Residential: Low density residential land use consists of approximately 70 acres and contributes an estimated 14 kg/year of the total phosphorus loading to the Trafton Lake direct watershed. Medium density residential land use consists of approximately 4 acres, while high density residential accounts for < 1 acre of the land are in the Trafton Lake watershed. Combined, these residential land use classes account for about 3% of the land area and 1% of the total phosphorus load to Trafton Lake.
Parks/Cemeteries: This land use class consists of approximately 11 acres and contributes an esti- mated 4 kg/year (< 1%) of the total phosphorus loading to the Trafton Lake direct watershed.
Phosphorus Loading from Non-Developed Lands and Water Inactive/Passively Managed Forests: Of the total non-developed land area within the Trafton Lake watershed, 91 acres are forested, characterized by privately-owned non-managed deciduous and mixed forest plots. Less than 1% of the phosphorus load (2 kg/year) is estimated to be derived from non-commercial forested areas within Trafton Lake’s direct drainage area.
Other Non-Developed Land Areas: Combined grasslands/reverting fields, scrub-shrub, and wet- lands account for the remaining 11% of the land area and less than 1% of the total phosphorus export load.
Atmospheric Deposition (Open Water): Surface waters for Trafton Lake’s direct watershed comprise 4% of the total land area (103 acres) and account for an estimated 7 kg of total phosphorus per year, representing less than 1% of the total direct watershed load entering Trafton Lake. The total phosphorus loading coefficient chosen (0.16 kg/ha) is similar to that used for central Maine lakes in Kennebec County. This value represents the median of a range of values from Reckhow (1980) of 0.11 kg/ha to 0.21 kg/ha. The upper range generally reflects a watershed that is 50 percent forested, combined with agricultural areas interspersed with urban/suburban land uses.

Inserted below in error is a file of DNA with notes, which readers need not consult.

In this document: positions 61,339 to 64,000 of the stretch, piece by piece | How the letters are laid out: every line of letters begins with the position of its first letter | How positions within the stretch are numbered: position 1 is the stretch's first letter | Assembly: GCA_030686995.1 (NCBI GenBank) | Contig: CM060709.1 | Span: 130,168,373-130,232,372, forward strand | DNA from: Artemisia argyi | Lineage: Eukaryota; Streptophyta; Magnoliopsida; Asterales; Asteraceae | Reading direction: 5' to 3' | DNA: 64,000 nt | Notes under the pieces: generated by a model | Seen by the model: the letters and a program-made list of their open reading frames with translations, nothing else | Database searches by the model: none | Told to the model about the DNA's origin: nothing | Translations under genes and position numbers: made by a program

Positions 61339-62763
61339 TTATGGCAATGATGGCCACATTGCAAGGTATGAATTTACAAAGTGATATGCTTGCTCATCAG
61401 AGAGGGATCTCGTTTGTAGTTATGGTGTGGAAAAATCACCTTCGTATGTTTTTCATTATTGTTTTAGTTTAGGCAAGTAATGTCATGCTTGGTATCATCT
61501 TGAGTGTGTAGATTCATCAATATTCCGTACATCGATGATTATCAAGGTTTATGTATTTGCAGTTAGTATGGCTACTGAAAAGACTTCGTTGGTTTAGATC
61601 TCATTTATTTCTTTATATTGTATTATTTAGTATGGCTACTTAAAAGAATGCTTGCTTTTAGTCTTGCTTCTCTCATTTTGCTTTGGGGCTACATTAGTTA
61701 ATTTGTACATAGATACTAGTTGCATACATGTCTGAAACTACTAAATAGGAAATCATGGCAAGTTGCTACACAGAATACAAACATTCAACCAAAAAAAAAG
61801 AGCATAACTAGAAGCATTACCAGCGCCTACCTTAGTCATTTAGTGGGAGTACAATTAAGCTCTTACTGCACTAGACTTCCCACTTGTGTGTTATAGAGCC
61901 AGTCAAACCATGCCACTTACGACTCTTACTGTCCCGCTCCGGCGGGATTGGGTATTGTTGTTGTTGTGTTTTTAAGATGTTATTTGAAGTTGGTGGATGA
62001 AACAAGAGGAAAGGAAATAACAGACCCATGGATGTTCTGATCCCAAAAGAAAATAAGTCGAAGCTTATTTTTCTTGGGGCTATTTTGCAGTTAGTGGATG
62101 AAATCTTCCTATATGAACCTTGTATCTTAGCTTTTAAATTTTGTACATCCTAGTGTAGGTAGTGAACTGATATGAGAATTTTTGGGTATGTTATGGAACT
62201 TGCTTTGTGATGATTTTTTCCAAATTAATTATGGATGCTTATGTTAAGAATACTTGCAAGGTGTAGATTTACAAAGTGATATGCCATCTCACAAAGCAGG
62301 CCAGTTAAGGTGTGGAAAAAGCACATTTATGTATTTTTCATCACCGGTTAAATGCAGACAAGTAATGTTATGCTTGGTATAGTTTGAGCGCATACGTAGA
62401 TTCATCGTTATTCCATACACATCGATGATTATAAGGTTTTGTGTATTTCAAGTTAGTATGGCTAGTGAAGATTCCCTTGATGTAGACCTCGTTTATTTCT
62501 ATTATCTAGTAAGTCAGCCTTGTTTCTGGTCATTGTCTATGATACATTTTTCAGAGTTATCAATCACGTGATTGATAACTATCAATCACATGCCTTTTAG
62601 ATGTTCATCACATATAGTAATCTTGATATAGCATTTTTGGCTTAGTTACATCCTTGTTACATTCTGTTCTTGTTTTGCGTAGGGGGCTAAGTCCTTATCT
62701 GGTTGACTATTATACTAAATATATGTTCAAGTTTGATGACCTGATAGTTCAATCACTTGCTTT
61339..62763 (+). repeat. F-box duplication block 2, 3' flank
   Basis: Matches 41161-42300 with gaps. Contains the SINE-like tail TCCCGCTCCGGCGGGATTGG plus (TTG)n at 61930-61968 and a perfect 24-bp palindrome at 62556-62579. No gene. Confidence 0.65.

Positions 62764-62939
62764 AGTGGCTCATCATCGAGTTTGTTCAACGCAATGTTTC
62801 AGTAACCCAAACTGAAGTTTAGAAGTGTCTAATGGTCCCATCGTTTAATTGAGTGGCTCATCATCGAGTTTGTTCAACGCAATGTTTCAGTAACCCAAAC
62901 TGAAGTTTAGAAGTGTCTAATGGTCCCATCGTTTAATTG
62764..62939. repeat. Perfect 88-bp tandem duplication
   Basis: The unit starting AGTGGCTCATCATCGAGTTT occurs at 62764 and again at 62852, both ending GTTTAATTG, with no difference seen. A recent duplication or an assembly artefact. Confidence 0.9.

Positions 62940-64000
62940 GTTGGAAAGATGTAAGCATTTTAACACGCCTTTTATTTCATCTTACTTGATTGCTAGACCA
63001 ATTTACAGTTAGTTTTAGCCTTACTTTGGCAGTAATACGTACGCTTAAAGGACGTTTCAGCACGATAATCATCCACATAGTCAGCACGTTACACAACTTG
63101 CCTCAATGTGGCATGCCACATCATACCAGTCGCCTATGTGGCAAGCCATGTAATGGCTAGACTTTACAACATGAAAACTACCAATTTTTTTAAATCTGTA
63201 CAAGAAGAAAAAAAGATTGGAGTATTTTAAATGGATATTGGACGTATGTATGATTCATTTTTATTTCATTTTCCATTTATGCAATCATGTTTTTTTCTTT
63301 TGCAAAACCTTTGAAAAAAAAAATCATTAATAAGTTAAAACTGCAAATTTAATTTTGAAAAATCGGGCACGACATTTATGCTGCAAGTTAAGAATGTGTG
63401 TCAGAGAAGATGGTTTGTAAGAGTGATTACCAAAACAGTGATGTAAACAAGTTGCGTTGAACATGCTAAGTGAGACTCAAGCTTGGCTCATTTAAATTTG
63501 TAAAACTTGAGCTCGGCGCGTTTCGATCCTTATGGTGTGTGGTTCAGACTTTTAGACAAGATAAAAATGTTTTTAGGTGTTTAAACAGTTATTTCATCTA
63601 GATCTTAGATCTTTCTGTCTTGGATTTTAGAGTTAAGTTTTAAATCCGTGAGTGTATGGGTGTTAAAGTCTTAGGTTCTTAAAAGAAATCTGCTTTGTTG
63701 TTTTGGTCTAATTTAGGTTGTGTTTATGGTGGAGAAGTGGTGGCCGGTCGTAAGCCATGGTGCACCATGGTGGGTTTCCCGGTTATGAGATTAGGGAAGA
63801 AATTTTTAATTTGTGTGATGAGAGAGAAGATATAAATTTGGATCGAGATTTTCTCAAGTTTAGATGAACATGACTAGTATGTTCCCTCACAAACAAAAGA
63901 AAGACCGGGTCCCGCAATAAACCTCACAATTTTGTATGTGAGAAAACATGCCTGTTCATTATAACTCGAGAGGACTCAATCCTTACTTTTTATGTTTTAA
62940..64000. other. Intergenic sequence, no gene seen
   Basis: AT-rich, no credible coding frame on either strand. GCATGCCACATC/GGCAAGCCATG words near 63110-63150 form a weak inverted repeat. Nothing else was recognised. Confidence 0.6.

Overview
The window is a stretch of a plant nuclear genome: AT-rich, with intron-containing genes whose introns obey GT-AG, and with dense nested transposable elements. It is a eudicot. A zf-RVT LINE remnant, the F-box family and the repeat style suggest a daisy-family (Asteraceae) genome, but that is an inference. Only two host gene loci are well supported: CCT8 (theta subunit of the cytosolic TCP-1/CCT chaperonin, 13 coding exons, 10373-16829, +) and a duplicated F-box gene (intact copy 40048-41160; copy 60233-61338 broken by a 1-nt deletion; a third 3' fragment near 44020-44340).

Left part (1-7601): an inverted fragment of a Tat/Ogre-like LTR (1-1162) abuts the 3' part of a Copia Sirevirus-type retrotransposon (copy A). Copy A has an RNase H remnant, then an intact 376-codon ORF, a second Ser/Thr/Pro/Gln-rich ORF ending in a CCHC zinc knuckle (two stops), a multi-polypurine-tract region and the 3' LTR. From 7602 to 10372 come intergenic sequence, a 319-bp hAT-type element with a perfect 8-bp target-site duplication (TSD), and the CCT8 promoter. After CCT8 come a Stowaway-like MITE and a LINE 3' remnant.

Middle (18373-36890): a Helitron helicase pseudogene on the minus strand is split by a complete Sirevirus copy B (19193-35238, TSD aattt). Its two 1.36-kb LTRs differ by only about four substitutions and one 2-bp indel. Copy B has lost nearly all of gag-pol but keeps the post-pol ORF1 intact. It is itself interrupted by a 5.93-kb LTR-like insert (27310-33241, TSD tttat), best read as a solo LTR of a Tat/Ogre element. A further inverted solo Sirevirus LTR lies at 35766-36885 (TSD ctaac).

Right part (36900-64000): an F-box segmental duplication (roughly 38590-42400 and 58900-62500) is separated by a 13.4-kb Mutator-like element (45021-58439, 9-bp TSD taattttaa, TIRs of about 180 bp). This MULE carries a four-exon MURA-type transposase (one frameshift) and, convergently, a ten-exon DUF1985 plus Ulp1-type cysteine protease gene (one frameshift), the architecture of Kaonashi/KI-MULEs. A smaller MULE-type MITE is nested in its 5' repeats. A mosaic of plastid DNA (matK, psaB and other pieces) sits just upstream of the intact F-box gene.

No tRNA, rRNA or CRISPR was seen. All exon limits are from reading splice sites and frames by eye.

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PHOSPHORUS LOADS – Watershed, Sediment and In-Lake Capacity
Supporting documentation for the phosphorus loading analysis includes water quality monitoring data from Maine DEP and the Volunteer Lake Monitoring Program, and the development of a phosphorus retention model (see Appendices for detailed information). Please note that two methods were used in our total phosphorus loading analysis to assist with the preparation of this report: 1) a GIS-based model to provide a relative estimation of impacts from watershed land uses for the development of phosphorus reduction strategies by stakeholders; and 2) an in-lake phosphorus concentration model to determine the phosphorus reduction needed for the Trafton Lake TMDL. These two methods may yield different overall phosphorus loading results depending on the available water quality data and particular characteristics of the watersheds and water bodies being modeled.
1. GIS-Based Land Use and Indirect Load Method
Watershed Land Uses: Total phosphorus loadings to Trafton Lake originate from a combination of external watershed and internal lake sediment sources. Watershed total phosphorus sources, totaling approximately 1,170 kg (2,579 lbs) annually (corrected GIS) have been identified and accounted for by land use (See Table 2 - page 25). In contrast, average annual internal lake sediment P-loadings of 10 kg were estimated to be present during the 2002-2004 growing seasons.
2. In-Lake Concentration Method (TMDL)
Lake Capacity: The assimilative capacity for all existing and future non-point pollution sources for Trafton Lake is 180 kg of total phosphorus per year, based on a target goal of 16 ppb (See Phosphorus Retention Model - page 29). Target Goal: A change in 1 ppb in phosphorus concentration in Trafton Lake is equivalent to 11 kg. The difference between the target goal of 16 ppb and the measured average summertime total phosphorus concentration (26 ppb) is 10 ppb or 110 kg (10 ppb x 11 kg).
Future Development: The annual total phosphorus contribution to account for future development for Trafton Lake is 6 kg (0.50 x 11) (see page 28 for more information).
Reduction Needed: Given the target goal and a 6 kg allocation for future development, the total amount of phosphorus needed to be reduced, on an annual basis, to restore water quality standards in Trafton Lake approximates 116 kg (110 + 6).
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Recent and Current NPS/BMP Efforts